For this first week, Magnes instructed me to just write a summary of last semester. During the second week, I worked on setting everything I worked on last semester back up. This included rewiring Arduino circuits and testing the code. I took pictures of the setup and of some of the code for my summary. All of a sudden, the Arduino graphing code stopped working. I spent the rest of the week trying to debug the code. I also met with Lily Frye, the new lab intern, and got her caught up to speed. I explained what we have been doing, where we are in the project, and the type of things she could help out with. I gave her the Arduino project book Bryan and I used last year to learn how to use the device so she could get started. Overall, it was a good week. It’s nice to get back in the swing of things.
The first week in the lab mostly just involved getting acquainted with the equipment since no worms were available. I watched a laser safety video online so I could properly handle the lasers. They are all fairly safe, although goggles should be worn when using the blue laser to protect against eye damage. Goggles are not needed when handling the Helium-Neon red laser. The table was already set-up by the time I joined the team, but Bryan explained the arrangement to me. A pinhole, beam-splitter, mirrors, optical chopper, and slide holder are used. The table was setup so either laser could be used without having to move it each time. Bryan told me get acquainted with the lasers and Picoscope software by placing small objects, such as strands of hair, in a slide and shining the laser through it. He also showed me how to use the Picoscope software to record data. I practiced this a few times. I also researched the project we were working on by reading about diffraction patterns, Professor Magnes’ research, and by reading the project blog.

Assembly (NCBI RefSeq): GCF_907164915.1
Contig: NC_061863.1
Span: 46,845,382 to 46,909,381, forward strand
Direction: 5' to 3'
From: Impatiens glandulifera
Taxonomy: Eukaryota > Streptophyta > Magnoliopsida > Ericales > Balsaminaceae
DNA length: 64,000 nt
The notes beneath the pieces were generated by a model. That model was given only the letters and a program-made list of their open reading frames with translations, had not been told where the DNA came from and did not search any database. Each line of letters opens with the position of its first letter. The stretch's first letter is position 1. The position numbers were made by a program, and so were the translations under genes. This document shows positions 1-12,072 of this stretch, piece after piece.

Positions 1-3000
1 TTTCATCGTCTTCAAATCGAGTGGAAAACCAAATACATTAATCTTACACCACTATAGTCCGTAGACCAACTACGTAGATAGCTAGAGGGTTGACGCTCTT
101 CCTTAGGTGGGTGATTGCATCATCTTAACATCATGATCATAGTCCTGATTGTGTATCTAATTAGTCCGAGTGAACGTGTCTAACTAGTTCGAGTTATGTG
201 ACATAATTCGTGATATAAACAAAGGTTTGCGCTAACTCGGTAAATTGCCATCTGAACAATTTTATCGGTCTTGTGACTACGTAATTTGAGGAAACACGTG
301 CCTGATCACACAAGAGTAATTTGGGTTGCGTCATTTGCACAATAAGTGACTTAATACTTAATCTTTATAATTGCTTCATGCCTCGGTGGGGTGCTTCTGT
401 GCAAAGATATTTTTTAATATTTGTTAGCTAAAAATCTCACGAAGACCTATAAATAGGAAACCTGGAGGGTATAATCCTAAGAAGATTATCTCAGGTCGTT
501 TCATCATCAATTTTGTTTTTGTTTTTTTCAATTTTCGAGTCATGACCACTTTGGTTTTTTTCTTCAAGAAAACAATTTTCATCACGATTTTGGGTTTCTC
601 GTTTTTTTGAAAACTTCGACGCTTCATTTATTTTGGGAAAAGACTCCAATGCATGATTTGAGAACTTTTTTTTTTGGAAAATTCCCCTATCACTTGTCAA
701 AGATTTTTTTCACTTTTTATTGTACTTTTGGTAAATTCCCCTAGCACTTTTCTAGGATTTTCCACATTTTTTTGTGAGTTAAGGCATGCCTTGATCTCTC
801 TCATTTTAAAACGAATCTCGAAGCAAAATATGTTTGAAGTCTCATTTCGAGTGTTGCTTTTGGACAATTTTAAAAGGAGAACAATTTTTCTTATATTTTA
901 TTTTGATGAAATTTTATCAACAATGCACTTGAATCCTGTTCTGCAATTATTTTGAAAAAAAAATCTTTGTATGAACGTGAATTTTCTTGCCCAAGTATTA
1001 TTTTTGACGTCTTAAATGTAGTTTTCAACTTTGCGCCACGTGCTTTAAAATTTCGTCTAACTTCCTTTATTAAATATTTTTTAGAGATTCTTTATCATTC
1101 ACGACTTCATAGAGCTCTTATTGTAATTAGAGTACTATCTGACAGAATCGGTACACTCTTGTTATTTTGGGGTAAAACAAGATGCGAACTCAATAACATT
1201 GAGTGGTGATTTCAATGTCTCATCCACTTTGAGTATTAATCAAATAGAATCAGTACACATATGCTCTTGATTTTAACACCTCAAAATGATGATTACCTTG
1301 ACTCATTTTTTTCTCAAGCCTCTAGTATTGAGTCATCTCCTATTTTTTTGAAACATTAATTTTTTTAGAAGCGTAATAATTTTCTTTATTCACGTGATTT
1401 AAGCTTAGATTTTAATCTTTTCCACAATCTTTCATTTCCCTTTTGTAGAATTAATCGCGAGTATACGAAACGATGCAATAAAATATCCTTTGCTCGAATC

Later on, I got to work with live worms. Bryan showed me how to take one from a petri dish using a microscope, suspend it in a cuvette filled with water, and record data by shining the laser light through it. It was sometimes surprisingly challenging to catch a worm, but also kind of fun. I quickly learned how to keep the worm in the laser light. If it moved out of the light, the Picoscope graph would flat line. The Picoscope graphs the voltage induced by the diffracted light hitting a photosensor.
Soon after, Bryan told me about a side project Professor Magnes asked him to work on. When I showed interest, he asked if I wanted to work on it with him. Our goal is to program an Arduino to collect the diffraction pattern data caused by the C. Ellegans movement and output the thrashing frequency. We started by buying an Arduino starter kit, which came with a lot of useful supplies including resistors, breadboards, an Arduino, buttons, and a project book. I worked with Arduinos a little during the first semester of my senior year of high school, so I was excited to use them again. We started by reading the project book and trying projects to become acquainted with the Arduino and learn how to use it. I began with the basics: setting up an LED and getting it to blink, which was very easy. I then moved on to more complex projects. Bryan created a “crystal ball” that wrote yes/no responses on an LCD when the Arduino was tilted. He was having trouble getting it to work, but I managed to find a problem with how he wired it.